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From John Turner <tomcat-u...@johnturner.com>
Subject Re: Tomcat 4.1, Standalone, Port 80, Coyote
Date Mon, 14 Apr 2003 19:04:05 GMT

Yes, it is specific to Red Hat, though other distributions use package 
management tools as well.

Regarding the avoidance of RPMs, this is a personal choice for the 
administrator.  All due respect to RPM maintainers, but I try to avoid them 
where possible.  I don't like other people deciding for me where things go 
on my systems, unless they want their names to be on the 24/7 call list 
ahead of mine. :)

RPMs can be pretty good, basically your confusion was increased because we 
were not aware that you were using the RPM.  We probably could have saved 
you a couple of rounds of email if we had known, as questions about the RPM 
come up often.

John

On Mon, 14 Apr 2003 11:50:35 -0700 (PDT), Dan Tarkenton 
<tark_tomcat@yahoo.com> wrote:

> Just spoke with the guy who downloaded and installed tomcat 4.1 on redhat 
> 8.0 here.  He says he downloaded an rpm (is this redhat specific?) from 
> the tomcat website.  I too have never seen this file until today.   
> Should one stay away from rpms and just download tarballs instead?
>
> "PELOQUIN,JEFFREY (HP-Boise,ex1)" <jeffrey.peloquin@hp.com> wrote:Where 
> did you get the tomcat code? Was it an RPM of somesort?
>
> I have never seen the tomcat.conf file in the binary tarballs from the
> tomcat website.
>
> -----Original Message-----
> From: Dan Tarkenton [mailto:tark_tomcat@yahoo.com]
> Sent: Monday, April 14, 2003 12:31 PM
> To: Tomcat Users List
> Subject: RE: Tomcat 4.1, Standalone, Port 80, Coyote
>
>
> Well, I knew this had to do with being a linux newb. There is a file
> present on the linux installation of tomcat that is not present in the
> windows installation. That file is the conf/tomcat.conf file. Apparently,
> there is a property called TOMCAT_USER which was originally set to 
> tomcat4,
> and once changed to root everything worked fine. Is there no concept of
> this file in a windows installation? I am just trying to understand the
> difference between tomcat installed on linux vs. installed on windows.
>
> "PELOQUIN,JEFFREY (HP-Boise,ex1)" wrote:If you set
> the port to 8080 and start it from the root account you are using
> and do
>
> ps -ef | grep java
>
> what user does it say the JVM is running as?
> This will also let you know if you have a JVM running that you did not 
> you
> have running
>
> also to see if something is currently using port 80 try
>
> netstat -an | grep LISTEN
>
> -----Original Message-----
> From: Dan Tarkenton [mailto:tark_tomcat@yahoo.com]
> Sent: Monday, April 14, 2003 12:05 PM
> To: Tomcat Users List
> Subject: RE: Tomcat 4.1, Standalone, Port 80, Coyote
>
>
> Ok, that makes sense. I see a few replies here about being root to bind 
> an
> app to a port < 1024. I understand those are protected ports. So I am
> acting as root on this linux server. Meaning I log into the machine as
> root, configure tomcat, and try to start it. No luck. What exactly do I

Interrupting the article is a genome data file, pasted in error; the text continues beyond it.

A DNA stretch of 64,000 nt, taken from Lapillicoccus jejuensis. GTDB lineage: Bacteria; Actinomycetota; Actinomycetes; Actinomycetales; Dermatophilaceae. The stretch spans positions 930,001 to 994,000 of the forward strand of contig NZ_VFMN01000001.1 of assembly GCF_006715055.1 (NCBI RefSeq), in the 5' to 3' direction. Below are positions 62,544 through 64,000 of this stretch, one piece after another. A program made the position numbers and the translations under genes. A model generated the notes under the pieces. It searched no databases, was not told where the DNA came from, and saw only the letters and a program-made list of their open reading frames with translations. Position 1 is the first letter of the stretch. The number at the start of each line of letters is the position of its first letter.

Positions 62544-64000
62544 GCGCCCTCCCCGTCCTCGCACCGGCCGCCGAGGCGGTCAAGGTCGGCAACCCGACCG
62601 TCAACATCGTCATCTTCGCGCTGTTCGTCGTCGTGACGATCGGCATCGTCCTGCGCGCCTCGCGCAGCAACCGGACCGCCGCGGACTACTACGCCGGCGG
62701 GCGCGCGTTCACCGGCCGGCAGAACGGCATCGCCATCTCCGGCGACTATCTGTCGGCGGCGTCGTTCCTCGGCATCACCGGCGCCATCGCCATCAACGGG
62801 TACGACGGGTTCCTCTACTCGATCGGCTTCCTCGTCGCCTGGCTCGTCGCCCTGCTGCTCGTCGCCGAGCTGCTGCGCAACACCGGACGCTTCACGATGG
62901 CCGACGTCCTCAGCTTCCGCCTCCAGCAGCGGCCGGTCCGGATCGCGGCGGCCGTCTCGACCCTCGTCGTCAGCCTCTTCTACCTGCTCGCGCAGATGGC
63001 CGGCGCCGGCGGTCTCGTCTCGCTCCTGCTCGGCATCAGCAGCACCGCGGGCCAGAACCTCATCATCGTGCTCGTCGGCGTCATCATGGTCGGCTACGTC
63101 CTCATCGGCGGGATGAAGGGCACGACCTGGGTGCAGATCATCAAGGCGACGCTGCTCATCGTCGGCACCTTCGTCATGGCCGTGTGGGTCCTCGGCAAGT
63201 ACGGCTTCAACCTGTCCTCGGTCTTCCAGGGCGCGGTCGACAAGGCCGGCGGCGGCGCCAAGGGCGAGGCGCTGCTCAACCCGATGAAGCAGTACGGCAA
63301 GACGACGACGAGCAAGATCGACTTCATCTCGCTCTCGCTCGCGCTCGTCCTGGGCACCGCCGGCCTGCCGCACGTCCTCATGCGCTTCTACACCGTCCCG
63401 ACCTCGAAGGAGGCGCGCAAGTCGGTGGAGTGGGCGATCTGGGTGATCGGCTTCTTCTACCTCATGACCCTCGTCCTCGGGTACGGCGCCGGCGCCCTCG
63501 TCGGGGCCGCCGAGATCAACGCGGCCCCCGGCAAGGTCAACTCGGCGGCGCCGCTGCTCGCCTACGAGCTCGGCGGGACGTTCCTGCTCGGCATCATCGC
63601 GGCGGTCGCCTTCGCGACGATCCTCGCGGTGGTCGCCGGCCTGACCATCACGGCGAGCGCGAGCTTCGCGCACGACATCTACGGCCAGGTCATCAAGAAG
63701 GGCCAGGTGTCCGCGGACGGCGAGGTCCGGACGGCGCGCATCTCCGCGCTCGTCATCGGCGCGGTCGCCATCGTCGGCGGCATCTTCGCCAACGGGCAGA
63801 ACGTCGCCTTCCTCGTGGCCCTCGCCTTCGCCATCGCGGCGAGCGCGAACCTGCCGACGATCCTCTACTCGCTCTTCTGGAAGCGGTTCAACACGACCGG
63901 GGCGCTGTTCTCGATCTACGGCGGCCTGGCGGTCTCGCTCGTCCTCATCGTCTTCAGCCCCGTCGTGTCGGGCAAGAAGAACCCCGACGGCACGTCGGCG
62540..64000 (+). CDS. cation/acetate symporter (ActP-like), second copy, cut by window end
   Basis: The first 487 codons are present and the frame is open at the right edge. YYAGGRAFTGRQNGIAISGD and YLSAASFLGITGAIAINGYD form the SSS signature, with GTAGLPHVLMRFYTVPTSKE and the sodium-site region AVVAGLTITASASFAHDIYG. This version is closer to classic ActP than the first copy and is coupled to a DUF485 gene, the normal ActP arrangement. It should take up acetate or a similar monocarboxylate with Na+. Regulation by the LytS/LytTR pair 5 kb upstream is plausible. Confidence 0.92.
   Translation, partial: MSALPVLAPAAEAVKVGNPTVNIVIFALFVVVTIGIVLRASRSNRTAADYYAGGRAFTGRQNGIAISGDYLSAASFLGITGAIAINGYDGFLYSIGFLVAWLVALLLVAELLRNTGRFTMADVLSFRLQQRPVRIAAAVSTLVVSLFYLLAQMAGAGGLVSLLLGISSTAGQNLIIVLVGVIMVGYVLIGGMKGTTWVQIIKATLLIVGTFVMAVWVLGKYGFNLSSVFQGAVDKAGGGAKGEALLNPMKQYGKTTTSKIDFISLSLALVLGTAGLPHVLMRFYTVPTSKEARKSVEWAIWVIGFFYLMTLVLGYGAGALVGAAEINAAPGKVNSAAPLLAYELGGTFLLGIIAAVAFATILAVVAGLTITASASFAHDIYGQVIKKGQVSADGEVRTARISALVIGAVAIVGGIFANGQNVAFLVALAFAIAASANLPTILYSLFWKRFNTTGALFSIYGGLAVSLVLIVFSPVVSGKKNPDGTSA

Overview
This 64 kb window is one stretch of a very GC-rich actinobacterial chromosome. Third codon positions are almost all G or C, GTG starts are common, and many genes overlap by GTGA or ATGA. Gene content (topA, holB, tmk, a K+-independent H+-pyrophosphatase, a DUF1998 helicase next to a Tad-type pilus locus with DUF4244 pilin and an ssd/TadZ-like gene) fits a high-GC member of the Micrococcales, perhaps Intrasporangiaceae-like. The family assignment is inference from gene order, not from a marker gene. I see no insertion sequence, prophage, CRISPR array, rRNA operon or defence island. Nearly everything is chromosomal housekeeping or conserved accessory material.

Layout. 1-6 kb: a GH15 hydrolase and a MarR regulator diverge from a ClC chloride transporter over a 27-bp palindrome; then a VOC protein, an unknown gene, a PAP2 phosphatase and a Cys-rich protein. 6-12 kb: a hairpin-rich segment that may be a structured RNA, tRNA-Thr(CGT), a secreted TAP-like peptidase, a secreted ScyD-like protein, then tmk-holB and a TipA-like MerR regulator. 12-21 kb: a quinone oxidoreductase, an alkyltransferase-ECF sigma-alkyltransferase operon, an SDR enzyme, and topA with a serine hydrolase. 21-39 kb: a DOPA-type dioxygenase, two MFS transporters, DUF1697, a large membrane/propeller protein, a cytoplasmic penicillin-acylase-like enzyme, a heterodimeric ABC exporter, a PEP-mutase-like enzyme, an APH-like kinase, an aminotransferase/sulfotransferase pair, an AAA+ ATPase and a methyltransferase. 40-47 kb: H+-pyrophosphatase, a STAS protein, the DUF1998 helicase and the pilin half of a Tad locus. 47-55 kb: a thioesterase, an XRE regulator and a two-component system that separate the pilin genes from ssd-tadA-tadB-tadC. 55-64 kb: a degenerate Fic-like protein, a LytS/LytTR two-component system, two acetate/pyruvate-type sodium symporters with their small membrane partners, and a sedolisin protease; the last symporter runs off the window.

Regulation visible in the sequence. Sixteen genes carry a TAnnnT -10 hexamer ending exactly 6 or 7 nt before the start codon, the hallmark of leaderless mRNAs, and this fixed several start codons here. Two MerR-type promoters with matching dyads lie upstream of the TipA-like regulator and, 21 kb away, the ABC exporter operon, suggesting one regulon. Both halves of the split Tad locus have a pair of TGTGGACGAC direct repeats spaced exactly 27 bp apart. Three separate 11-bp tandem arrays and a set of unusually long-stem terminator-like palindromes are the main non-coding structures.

> have to do to bind an application to a port? I know that I have 
> configured
> tomcat to use port 80, but it is being denied the bind. So can someone
> tell me explicity how to perform this bind? This is only a temporary
> solution (for demo purposes) so I shouldn't have to worry about security 
> for
> now. Later we will configure tomcat to work with apache. Thanks a lot 
> guys.
> I am truly the linux newb. -Dan
>
> "Shapira, Yoav" wrote:
> Howdy,
> On unix, only the superuser and other privileged accounts can open
> server sockets on ports numbered less than 1024. Windoze doesn't have
> this security feature by default. Either run on a >1024 port, run as
> super user, for find another alternative (e.g. use apache front-end, as
> apache supports better run-as directives).
>
> Yoav Shapira
> Millennium ChemInformatics
>
>
>> -----Original Message-----
>> From: Dan Tarkenton [mailto:tark_tomcat@yahoo.com]
>> Sent: Monday, April 14, 2003 12:36 PM
>> To: tomcat-user@jakarta.apache.org
>> Subject: Tomcat 4.1, Standalone, Port 80, Coyote
>>
>> Hello all. I have configured Tomcat 4.1 to act as a standalone and to
>> handle requests submitted through port 80 on win2k pro platform. This
> was
>> obviously quite simple to do by editing the server.xml file. I simply
>> changed the standalone Service's Coyote Connector port from 8080 to 80.
>> Pretty simple. >className="org.apache.coyote.tomcat4.CoyoteConnector"
> port="80"
>> minProcessors="5" maxProcessors="75" enableLookups="true"
>> redirectPort="8443" acceptCount="100" debug="0"
> connectionTimeout="20000"
>> useURIValidationHack="false" disableUploadTimeout="true" /> However, I
>> tried to recreate this setup on Redhat 8.0. When I try to access
>> http://localhost/foo, I receive a "connection refused message". I did
> not
>> get this before on the linux machine when I had the port set to 8080
> (and I
>> accessed http://localhost:8080/foo). I noticed that once I had the
> port
>> set to 80, and tried to start tomcat, that there were error messages in
> the
>> catalina.out log file. Basically the er!
>> ror stated "SEVERE: Error Initializing endpoint.
> java.net.BindException:
>> Permission Denied:80" This would explain why I am getting "connection
>> refused" messages in my browser. What do I have to do to get tomcat to
> bind
>> to port 80? There must be some conflict. I have apache installed, but
> it
>> is not running. Perhaps apache has some lock or bind to port 80
> somewhere?
>> I'm lost here in the linux world. Any help would be greatly
> appreciated.
>> Thanks.
>>
>>
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